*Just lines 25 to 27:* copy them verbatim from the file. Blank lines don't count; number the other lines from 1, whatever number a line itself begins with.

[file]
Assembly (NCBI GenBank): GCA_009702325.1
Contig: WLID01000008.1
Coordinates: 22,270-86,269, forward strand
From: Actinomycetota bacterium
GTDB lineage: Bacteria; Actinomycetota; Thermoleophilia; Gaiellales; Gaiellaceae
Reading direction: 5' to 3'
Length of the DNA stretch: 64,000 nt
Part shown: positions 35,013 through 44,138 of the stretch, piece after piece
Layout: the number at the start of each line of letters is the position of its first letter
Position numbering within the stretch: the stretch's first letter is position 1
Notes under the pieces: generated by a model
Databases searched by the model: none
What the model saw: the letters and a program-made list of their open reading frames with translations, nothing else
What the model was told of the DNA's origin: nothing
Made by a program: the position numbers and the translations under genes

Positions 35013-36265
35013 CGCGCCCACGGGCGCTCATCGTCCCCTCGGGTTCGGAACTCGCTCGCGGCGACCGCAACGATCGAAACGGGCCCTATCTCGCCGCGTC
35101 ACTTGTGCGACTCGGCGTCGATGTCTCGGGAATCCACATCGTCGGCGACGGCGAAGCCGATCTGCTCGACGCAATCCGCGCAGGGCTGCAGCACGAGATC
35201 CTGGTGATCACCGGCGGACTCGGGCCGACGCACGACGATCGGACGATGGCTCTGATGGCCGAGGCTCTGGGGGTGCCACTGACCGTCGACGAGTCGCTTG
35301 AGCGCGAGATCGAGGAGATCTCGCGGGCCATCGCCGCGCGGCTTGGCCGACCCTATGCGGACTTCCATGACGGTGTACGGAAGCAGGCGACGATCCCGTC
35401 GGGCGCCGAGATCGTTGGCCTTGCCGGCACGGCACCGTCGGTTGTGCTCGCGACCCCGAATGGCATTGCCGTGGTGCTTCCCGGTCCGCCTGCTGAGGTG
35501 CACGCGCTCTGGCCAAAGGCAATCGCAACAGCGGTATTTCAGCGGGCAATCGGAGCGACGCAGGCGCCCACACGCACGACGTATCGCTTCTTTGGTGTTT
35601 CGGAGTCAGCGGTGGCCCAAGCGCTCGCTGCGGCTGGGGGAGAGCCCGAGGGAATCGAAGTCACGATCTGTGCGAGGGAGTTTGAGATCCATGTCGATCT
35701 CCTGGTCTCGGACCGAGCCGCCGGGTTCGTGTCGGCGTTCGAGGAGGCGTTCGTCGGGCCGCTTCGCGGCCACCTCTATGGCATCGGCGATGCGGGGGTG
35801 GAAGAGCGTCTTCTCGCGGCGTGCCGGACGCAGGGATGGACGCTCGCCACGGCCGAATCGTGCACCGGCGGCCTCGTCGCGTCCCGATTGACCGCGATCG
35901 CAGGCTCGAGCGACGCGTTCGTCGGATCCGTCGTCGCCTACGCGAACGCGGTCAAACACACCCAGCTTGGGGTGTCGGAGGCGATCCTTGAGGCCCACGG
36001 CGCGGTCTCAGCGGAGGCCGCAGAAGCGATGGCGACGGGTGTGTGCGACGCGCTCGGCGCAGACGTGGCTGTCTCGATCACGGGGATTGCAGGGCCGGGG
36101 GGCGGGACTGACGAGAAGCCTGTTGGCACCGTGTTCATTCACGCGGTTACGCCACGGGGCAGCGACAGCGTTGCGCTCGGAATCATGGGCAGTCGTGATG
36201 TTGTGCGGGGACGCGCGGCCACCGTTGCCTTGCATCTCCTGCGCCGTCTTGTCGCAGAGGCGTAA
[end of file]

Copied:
35801 GAAGAGCGTCTTCTCGCGGCGTGCCGGACGCAGGGATGGACGCTCGCCACGGCCGAATCGTGCACCGGCGGCCTCGTCGCGTCCCGATTGACCGCGATCG
35901 CAGGCTCGAGCGACGCGTTCGTCGGATCCGTCGTCGCCTACGCGAACGCGGTCAAACACACCCAGCTTGGGGTGTCGGAGGCGATCCTTGAGGCCCACGG
36001 CGCGGTCTCAGCGGAGGCCGCAGAAGCGATGGCGACGGGTGTGTGCGACGCGCTCGGCGCAGACGTGGCTGTCTCGATCACGGGGATTGCAGGGCCGGGG